The accounts given by Matthew and Mark of the calling of the first disciples are quite similar, whereas the narratives of Luke and John offer rather different perspectives and details.
I’m struck by the fact that the disciples are said to have responded “immediately” (εὐθέως in Matthew 4:20; εὐθὺς in Mark 1:18) to the Savior’s invitation to follow him.
Latter-day Saints are sometimes criticized for inviting people to be baptized after only brief, simple, and incomplete lessons on the doctrines, history, and practices of the Restoration.
“Why don’t you tell them about the Mountain Meadows Massacre?” critics demand. “Why haven’t you first fessed up about moon men and blood atonement and all the demands that the Church will place on their time?”
Well, I’m in favor of more information, rather than less, and I don’t think we have anything to hide. (Some of the things that our critics demand that we reveal to our investigators simply aren’t true.) But, frankly, there’s no biblical reason to believe that potential converts must be given a lengthy course of catechetical instruction prior to baptism. There’s no evidence that Peter or James or John attended graduate courses in Christian theology prior to committing themselves to Jesus. And I doubt very much the Peter knew, when he signed on, that his decision that day would eventually lead to his being crucified upside down in Rome.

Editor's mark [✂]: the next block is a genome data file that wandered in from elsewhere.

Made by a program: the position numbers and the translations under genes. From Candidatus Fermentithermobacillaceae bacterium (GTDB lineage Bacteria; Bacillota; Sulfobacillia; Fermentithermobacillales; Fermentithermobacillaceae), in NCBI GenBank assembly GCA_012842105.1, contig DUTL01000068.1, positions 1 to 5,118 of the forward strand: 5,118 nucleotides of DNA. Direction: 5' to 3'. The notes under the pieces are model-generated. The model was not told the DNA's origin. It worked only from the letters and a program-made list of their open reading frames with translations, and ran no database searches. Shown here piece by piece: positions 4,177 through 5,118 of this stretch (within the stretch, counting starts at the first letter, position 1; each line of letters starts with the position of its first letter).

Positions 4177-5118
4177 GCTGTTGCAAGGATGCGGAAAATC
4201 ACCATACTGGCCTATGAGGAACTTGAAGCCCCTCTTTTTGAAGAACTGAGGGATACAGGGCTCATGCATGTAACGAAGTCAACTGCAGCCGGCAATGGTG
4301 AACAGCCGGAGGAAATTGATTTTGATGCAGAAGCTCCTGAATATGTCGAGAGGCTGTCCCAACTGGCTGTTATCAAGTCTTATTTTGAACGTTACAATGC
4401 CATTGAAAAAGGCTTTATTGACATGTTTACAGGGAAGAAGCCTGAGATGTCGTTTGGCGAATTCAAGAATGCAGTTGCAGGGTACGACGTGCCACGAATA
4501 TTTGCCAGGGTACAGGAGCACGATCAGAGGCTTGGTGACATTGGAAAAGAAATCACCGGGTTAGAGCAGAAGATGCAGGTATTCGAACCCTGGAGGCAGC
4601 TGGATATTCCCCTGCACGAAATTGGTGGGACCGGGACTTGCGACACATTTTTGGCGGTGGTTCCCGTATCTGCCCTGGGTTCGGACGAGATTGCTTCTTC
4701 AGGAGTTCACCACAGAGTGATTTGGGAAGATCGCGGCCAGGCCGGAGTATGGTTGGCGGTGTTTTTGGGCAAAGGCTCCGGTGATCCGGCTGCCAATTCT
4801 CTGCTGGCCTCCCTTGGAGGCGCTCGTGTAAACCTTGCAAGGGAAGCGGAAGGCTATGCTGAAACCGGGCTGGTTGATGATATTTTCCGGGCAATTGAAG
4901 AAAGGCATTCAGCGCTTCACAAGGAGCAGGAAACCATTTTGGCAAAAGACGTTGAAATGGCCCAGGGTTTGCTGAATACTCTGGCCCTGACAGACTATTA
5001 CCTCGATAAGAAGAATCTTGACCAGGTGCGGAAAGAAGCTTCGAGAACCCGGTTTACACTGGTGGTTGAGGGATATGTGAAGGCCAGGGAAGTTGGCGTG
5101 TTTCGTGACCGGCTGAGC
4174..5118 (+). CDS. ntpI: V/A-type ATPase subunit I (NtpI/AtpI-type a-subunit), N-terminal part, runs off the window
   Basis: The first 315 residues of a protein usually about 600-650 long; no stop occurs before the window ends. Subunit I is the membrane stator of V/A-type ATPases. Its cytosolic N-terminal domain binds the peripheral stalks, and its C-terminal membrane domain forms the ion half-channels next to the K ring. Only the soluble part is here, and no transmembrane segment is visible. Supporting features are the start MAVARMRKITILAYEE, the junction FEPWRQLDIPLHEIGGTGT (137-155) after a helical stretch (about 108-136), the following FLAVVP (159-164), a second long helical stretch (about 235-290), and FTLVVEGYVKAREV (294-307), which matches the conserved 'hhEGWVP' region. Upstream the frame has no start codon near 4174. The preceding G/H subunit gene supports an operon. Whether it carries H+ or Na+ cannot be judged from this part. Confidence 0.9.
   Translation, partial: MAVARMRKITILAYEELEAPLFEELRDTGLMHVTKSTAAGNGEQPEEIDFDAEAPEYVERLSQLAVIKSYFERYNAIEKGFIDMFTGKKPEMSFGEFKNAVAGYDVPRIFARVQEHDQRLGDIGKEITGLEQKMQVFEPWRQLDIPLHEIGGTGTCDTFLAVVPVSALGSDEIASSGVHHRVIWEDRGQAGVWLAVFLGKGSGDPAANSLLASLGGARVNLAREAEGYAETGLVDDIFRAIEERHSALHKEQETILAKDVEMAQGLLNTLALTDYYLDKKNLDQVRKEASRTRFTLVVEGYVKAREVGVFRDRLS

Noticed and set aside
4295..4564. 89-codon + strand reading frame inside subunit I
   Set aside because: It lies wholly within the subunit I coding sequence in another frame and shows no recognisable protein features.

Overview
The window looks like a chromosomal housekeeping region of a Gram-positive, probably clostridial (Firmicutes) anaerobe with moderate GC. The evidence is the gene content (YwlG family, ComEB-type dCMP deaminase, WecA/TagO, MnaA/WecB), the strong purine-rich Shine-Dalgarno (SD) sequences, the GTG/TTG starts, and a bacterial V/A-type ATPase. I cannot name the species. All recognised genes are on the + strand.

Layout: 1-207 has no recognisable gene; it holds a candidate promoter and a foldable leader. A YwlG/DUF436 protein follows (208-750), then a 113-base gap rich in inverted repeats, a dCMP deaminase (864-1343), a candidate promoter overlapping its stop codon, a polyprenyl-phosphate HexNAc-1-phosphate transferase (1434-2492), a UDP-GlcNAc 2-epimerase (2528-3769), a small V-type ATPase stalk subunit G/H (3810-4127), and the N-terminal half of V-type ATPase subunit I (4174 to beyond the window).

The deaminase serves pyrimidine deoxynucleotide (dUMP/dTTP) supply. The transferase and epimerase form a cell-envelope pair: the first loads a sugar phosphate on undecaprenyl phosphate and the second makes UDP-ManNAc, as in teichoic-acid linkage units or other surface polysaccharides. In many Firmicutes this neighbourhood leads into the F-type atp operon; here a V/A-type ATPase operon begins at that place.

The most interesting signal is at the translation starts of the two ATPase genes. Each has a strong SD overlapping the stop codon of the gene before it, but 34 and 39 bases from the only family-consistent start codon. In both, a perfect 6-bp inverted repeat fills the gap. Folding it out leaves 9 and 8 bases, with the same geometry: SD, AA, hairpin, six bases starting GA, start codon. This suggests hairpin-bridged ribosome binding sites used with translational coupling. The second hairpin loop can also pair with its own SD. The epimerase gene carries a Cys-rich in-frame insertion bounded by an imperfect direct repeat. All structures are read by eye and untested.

They were called, and they responded to the call. Immediately.
Matthew 16:17 seems to suggest that Peter’s conviction of Jesus came about through revelation rather than through careful human instruction: “Blessed art thou, Simon Barjona: for flesh and blood hath not revealed it unto thee, but my Father which is in heaven.”
And the account of Nathaniel’s conversion given at John 1:43-51 suggests precisely the same thing.